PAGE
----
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"Proto" is generally used to describe "first", "foremost" or "earliest form of (something)" indicating something primitive that transforms into something known or common. In chemical terminology, it can be used to denote the first of a series of compounds, or the one containing the minimum amount of an element. But I still cannot understand its usage. Consider below cases:

  1. Protocatechuic acid - it is the common name for 3,4-dihydroxybenzoic acid. So, why not "catechuic acid"? Is there any "catechuic acid" in the first place?
  2. (+)-proto-quercitol - It is one of the stereoisomer of quercitol. Other stereoisomers: https://pubs.acs.org/doi/10.1021/acs.jafc.8b01584. Also including (−)-gala-quercitol: https://pubs.acs.org/doi/10.1021/acsomega.9b02986. Is it a common practice to give such prefixes to stereoisomers?
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    $\begingroup$ For 2, see Fletcher Jr, Hewitt G., Laurens Anderson, and Henry A. Lardy. "The nomenclature of the cyclohexitols and their derivatives." The Journal of Organic Chemistry 16.8 (1951): 1238-1246. $\endgroup$
    – AChem
    May 1, 2023 at 6:57
  • $\begingroup$ For (1), I think the proto- sense is different. OED has a detailed paragraph on the chemical use of proto in at least two senses. I searched "proto- in chemical nomenclature organic compounds" and the first result explains it all (1909) $\endgroup$
    – AChem
    May 1, 2023 at 7:05
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    $\begingroup$ Just a guess, but I think it means "primitive form of" in this sense. The compounds catechin and epicatechin might be regarded as non-carboxylic elaborations of protocatechuic acid. $\endgroup$
    – Buck Thorn
    May 1, 2023 at 9:34
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    $\begingroup$ Catechin is a flavanoid isolated from acacia. I presume protocatechuic acid is the product of oxidative degradation of catechin. Hence, the use of the term proto. $\endgroup$
    – user55119
    May 1, 2023 at 15:54
  • $\begingroup$ According to the Merck Index, catechin is identically catechuic acid. $\endgroup$ May 2, 2023 at 15:23

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Most of the names of organic compounds from the 19th century have little or no structural meanings. Organic chemistry and structural understanding of molecules was very limited at that time. The name protocatechuic acid has a German origin from Protocatechusäure (ca. 1860s), and this also means Catechusäure (catechuic acid) also existed. However, elemental analysis and qualitative tests were well understood then with pretty good accuracy. Imagine, we are in the 1860s, Catechusäure (now catechin) has an elemental analysis of $\ce{C15H14O6}$. Protocatechusäure must be a simpler acid because the elemental composition is $\ce{C7H6O4}$. Testing for acid behaviors was easy.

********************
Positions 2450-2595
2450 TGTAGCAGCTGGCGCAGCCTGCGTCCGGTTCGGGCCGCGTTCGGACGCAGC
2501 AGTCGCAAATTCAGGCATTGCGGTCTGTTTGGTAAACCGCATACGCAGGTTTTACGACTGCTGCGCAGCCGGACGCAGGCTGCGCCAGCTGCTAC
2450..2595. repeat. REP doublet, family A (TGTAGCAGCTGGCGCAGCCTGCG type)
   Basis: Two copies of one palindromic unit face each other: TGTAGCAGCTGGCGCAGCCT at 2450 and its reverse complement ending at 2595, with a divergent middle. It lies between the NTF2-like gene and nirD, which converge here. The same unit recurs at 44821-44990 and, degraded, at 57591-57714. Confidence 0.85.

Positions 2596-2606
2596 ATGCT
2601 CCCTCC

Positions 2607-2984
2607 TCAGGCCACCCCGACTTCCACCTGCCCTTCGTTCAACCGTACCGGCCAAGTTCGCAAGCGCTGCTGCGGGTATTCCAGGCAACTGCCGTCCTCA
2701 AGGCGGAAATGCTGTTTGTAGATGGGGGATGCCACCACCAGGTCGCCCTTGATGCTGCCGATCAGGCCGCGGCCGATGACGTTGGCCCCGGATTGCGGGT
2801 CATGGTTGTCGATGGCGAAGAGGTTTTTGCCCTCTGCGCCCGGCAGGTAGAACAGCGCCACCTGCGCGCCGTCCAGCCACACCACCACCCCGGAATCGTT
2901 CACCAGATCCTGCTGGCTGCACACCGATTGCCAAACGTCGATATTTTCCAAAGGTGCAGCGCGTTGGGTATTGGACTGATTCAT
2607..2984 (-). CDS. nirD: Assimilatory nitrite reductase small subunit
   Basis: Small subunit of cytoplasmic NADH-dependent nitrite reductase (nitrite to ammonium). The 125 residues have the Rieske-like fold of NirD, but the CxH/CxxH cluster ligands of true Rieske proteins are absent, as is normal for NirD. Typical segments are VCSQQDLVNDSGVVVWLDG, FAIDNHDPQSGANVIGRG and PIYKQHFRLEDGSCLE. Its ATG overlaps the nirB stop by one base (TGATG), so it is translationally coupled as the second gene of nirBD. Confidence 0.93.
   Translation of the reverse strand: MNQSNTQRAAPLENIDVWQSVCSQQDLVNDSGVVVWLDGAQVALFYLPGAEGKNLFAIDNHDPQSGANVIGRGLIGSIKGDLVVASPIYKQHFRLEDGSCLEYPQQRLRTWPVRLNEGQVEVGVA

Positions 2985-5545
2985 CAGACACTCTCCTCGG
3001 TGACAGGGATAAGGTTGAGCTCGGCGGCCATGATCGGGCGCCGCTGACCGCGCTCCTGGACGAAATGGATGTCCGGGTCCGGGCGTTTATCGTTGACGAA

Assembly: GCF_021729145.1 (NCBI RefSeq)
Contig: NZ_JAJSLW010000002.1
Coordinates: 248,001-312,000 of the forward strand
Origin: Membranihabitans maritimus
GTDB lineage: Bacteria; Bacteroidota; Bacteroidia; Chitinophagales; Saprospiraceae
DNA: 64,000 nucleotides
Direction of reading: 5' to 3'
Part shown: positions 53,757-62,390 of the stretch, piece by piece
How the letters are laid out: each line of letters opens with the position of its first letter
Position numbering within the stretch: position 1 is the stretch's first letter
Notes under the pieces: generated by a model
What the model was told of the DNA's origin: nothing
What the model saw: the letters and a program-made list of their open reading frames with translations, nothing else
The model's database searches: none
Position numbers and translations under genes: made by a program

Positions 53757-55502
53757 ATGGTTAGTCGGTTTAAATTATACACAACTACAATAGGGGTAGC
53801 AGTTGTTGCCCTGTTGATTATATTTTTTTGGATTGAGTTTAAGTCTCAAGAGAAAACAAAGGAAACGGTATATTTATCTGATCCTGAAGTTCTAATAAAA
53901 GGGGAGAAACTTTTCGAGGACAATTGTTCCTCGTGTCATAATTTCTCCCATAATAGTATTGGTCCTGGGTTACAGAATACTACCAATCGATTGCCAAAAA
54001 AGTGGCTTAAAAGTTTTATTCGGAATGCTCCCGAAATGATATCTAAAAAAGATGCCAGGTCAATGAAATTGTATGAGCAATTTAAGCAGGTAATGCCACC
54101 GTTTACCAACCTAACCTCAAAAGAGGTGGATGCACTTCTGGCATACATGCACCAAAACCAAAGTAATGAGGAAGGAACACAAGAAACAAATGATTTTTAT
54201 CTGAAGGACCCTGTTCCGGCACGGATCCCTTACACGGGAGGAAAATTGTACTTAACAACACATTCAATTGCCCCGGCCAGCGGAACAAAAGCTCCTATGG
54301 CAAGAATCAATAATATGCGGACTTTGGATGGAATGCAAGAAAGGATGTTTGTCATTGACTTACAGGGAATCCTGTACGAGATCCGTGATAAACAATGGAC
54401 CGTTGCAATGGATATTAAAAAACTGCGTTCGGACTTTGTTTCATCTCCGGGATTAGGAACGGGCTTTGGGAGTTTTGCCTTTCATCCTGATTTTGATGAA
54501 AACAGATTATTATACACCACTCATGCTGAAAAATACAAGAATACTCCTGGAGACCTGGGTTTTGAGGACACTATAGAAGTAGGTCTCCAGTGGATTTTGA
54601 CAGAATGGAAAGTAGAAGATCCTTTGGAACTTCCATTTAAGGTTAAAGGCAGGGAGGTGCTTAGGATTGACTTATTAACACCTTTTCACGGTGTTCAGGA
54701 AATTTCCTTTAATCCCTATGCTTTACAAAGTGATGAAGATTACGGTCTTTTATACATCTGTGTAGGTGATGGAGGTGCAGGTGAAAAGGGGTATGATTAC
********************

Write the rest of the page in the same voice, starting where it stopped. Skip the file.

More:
I assume that the OP is from South Asia, so he might be familiar with paan (betel leaf) which is eaten with lime, kat-tha (an astringent bark extract of a certain Acacia tree), and betel nuts in weddings or other occasions. The word catechu comes from India. Today we know that Catechusäure does not have carboxylic groups, but given its astringent nature, it must be an acid for the early organic chemists.

For the second question, I already gave the reference in the comments. This time is a different era of 1950s, almost 90 years later. Structural understanding has considerably increased. This time, proto- has a specific implication*. See Fletcher Jr, Hewitt G., Laurens Anderson, and Henry A. Lardy. "The nomenclature of the cyclohexitols and their derivatives." The Journal of Organic Chemistry 16.8 (1951): 1238-1246. These authors mainly introduced some of these terms (not all). These include, allo-, cis-, epi-, gala-, muco-, neo-, proto-, scyllo-, talo-, and vibo-.

*See the table here in Wikipedia talk (?) archives under Diastereomerism: https://en.wikipedia.org/wiki/Wikipedia:Reference_desk/Archives/Science/2011_May_31

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